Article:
A Happy Marriage Could Help You Live Longer, According To A New Study

marriage longevity study

Unsplash/Tim Mossholder

Being happily married could help you live longer, according to a new study published in the journal Health Psychology. The researchers found that married people who said they were “very happy” or “pretty happy” with their marriages had roughly 20 percent lower odds of dying early than people who said that their marriages were “not so happy.”

The results of the study are based on interview responses from more than 19,000 married people below the age of 90 who participated in the General Social Survey, a nationwide survey that regularly collects data on how the United States population is generally thinking and feeling about specific issues, between 1978 and 2010. In the survey, participants were asked to rate the happiness and overall quality of their marriages, among other questions. The study’s researchers then tracked the health and survival rate of survey respondents through 2014.

After adjusting their findings for age, gender, race, education and geographic region, the researchers were able to conclude that participants who said they had “very happy” or “pretty happy” marriages were 20 percent less likely to die during the study’s timeframe compared to participants who said that they were in “not so happy” marriages.

 marriage longevity study

Unsplash/Love Your Neighbour

Study co-author Mark Whisman, a professor of psychology and neuroscience at the University of Colorado Boulder, said in a statement that those in happy marriages could be experiencing better health because of increased psychological well-being, which we know is associated with a healthier body as well.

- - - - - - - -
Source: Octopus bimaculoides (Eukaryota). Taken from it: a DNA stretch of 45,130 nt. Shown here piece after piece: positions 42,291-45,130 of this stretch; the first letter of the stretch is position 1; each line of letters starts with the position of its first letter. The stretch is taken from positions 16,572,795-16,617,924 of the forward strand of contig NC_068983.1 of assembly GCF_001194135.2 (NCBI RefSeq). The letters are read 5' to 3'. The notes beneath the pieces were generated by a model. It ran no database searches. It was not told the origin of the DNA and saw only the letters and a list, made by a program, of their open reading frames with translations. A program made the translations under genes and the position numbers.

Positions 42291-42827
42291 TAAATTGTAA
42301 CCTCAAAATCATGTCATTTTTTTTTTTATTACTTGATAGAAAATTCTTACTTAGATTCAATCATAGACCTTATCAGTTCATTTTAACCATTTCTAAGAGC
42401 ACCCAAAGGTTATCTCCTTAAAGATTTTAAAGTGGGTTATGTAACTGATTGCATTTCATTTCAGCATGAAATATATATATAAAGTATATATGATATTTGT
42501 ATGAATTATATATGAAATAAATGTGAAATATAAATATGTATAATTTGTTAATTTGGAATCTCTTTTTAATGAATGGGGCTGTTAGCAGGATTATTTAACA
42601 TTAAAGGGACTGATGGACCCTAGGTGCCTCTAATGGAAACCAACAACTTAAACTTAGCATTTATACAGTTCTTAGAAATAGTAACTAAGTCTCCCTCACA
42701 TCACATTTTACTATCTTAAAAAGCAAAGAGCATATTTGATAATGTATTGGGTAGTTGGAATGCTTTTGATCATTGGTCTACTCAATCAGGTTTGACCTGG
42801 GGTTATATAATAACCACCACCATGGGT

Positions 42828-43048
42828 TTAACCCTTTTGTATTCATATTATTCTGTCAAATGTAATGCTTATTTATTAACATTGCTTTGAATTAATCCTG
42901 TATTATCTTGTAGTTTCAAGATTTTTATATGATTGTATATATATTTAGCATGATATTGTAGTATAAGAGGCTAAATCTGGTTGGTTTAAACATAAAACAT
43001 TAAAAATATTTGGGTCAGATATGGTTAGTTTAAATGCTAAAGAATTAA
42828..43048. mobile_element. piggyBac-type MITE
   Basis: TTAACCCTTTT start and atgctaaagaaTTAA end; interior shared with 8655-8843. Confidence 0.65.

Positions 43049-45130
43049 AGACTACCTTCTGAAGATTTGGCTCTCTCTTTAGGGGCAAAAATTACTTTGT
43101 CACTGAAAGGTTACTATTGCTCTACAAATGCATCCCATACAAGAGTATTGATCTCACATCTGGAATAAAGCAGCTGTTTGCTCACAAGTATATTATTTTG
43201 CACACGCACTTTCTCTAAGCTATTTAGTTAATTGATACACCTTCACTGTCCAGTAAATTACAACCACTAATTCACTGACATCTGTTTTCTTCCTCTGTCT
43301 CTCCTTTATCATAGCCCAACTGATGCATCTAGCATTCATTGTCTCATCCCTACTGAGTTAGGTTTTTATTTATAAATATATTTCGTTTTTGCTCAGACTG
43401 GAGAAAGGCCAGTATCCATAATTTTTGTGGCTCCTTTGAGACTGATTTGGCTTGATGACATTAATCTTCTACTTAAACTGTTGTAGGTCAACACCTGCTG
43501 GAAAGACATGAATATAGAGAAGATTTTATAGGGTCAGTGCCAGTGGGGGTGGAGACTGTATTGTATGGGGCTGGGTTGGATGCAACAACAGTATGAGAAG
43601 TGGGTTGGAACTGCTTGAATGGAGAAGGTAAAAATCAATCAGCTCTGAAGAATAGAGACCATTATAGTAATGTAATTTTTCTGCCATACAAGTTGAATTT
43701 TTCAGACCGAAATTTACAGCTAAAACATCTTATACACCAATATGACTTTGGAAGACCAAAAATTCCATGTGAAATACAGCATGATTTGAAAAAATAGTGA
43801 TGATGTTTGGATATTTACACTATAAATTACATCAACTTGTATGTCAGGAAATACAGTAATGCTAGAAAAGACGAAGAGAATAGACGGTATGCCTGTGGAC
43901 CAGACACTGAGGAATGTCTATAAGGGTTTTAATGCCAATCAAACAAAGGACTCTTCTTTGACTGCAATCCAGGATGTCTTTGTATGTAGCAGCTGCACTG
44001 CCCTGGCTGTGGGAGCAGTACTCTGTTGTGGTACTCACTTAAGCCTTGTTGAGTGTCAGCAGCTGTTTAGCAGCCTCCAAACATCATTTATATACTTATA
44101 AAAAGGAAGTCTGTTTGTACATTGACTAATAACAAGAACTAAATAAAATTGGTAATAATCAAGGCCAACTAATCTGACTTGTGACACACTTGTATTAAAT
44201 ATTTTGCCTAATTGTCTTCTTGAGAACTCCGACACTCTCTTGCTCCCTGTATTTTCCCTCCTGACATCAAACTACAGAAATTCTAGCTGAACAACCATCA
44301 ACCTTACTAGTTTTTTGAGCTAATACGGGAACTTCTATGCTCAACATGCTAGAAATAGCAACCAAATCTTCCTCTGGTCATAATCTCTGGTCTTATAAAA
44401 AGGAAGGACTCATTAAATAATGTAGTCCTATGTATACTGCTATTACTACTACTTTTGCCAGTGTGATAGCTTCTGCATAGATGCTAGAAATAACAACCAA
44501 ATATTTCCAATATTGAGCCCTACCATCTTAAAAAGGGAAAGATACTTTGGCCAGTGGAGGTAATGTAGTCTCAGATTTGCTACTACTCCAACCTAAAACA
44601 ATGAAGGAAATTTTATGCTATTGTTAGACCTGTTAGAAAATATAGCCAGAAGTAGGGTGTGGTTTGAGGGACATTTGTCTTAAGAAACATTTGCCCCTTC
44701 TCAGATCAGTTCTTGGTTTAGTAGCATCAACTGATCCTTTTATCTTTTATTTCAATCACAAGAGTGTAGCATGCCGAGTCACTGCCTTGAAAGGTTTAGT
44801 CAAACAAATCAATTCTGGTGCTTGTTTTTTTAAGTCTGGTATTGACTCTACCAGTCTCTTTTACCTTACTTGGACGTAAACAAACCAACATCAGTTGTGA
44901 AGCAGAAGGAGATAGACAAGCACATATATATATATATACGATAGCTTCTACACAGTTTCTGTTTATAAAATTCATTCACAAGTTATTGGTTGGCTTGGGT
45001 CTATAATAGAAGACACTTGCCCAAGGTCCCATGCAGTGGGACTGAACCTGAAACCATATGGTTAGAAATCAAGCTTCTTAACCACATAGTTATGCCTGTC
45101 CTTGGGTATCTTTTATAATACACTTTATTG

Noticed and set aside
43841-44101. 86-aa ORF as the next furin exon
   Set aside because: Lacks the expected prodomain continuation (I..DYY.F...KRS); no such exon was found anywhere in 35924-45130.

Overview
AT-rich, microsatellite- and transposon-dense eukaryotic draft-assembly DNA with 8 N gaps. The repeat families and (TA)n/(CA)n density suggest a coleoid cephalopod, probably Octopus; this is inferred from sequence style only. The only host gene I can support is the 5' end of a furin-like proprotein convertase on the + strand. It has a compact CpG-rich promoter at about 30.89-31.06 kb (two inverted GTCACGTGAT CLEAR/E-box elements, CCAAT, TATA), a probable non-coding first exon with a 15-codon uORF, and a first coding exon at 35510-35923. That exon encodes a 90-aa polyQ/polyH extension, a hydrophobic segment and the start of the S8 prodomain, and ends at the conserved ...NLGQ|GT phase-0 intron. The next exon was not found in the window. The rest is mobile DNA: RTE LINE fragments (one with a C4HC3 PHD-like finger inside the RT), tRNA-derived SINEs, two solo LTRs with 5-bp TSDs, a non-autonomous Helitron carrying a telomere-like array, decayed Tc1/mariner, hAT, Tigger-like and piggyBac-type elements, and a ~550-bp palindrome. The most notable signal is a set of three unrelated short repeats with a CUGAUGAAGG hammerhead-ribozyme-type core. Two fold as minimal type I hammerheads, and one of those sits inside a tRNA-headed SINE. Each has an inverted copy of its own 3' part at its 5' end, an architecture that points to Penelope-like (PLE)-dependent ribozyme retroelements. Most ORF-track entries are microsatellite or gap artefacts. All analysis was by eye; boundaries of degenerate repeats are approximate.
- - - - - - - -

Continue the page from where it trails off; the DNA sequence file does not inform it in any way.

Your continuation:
“A high-quality marriage can serve as a buffer against chronic and acute stressors in life,” Whisman told Time in an interview.

Although non-married folks were not included in this study, we can deduce that even if you’re single, you can benefit from healthy, strong relationships with friends and family that can also serve as buffers against daily stressors. Many studies indicate that social support is essential for maintaining physical and psychological health. So, like a happy, solid marriage can improve both your physical and mental well-being, strong non-romantic relationships should be able to offer similar benefits.

On the flipside, toxic friendships can be detrimental to your health just like how unhappy marriages can. Spending time with people who make you feel bad about yourself (regardless of whether they mean to or not) can add extra stress to your life that you don’t need. That’s why it’s so important to identify when a relationship has become toxic and it’s time to kick it to the curb. The people that you surround yourself with should bring you joy and self-confidence, and if this isn’t the case, it’s time to reevaluate whether those people are worth keeping in your life.


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